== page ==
The Bureau of Alcohol, Tobacco, Firearms, and Explosives (ATF) has had only one Senate-confirmed director since 2006 — B. Todd Jones in 2013 — and it won't have a new one anytime soon. The White House said Thursday that President Biden has withdrawn the nomination of David Chipman, a former ATF agent who later advocated for new gun safety laws as a top official at the gun violence prevention group Giffords, after it couldn't find 50 Senate votes to confirm him.
Sen. Angus King (I-Vt.) had told the White House he wouldn't support Chipman's nomination, and Sens. Joe Manchin (D-W.Va.) and Jon Tester (D-Mont.) were noncommittal. White House Press Secretary Jen Psaki said Thursday that Biden would nominate a new director "at an appropriate time," and a White House official told Politico that Biden won't create a Cabinet-level, non-Senate-confirmable position on gun violence, as some advocates want. "We have an office in the White House on gun policy, which is the Domestic Policy Council," the official said.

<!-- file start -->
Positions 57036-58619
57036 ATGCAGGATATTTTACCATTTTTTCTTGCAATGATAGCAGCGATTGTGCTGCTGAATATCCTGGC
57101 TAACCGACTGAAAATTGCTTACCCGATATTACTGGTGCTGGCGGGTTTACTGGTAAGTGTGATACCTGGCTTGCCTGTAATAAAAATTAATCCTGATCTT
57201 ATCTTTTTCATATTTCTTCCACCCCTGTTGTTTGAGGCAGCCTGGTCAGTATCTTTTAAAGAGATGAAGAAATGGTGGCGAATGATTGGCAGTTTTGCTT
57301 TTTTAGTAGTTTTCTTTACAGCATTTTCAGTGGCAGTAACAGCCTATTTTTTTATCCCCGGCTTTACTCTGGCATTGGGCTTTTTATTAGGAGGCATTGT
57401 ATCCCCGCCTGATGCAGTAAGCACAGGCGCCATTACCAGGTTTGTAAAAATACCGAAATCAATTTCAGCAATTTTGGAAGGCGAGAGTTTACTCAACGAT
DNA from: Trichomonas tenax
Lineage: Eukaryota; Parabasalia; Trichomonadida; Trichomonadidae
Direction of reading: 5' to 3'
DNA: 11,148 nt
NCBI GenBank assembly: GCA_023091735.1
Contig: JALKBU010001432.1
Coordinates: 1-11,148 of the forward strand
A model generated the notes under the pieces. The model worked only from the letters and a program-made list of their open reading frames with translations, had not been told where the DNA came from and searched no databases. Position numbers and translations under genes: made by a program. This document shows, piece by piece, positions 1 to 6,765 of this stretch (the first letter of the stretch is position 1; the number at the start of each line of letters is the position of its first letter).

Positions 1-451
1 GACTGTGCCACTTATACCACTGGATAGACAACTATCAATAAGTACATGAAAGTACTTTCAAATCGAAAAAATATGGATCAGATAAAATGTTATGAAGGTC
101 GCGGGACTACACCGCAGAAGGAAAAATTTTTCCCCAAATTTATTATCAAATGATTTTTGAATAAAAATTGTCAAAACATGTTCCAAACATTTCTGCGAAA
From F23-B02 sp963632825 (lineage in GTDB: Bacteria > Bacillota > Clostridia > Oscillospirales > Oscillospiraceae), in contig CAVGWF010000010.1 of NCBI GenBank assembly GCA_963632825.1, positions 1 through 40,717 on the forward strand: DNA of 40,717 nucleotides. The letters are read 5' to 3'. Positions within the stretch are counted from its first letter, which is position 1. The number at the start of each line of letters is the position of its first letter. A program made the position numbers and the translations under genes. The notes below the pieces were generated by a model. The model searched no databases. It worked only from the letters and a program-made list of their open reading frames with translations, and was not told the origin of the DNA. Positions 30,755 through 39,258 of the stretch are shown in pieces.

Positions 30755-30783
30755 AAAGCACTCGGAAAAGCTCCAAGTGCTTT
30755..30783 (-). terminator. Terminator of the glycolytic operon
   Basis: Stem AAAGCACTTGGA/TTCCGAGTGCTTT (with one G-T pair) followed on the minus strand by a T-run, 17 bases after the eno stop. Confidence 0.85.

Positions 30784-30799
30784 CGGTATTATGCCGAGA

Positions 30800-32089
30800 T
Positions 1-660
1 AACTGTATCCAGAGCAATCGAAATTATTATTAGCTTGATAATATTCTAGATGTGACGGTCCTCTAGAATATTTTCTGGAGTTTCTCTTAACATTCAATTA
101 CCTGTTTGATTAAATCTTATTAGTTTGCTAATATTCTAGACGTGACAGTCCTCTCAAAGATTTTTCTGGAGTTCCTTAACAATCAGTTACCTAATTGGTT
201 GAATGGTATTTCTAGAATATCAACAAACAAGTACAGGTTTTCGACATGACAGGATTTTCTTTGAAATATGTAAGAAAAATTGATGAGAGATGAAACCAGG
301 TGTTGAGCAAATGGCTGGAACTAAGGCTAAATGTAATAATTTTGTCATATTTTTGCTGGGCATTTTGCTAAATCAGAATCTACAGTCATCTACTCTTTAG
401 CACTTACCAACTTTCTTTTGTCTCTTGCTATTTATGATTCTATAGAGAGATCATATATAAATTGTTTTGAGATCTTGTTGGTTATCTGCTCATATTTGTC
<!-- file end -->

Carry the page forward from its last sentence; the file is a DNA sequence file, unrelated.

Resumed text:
The Justice Department is in talks with Chipman to bring him on in a senior adviser role, Politico reports, but Biden does not think he has the authority to name him ATF director as a recess appointment.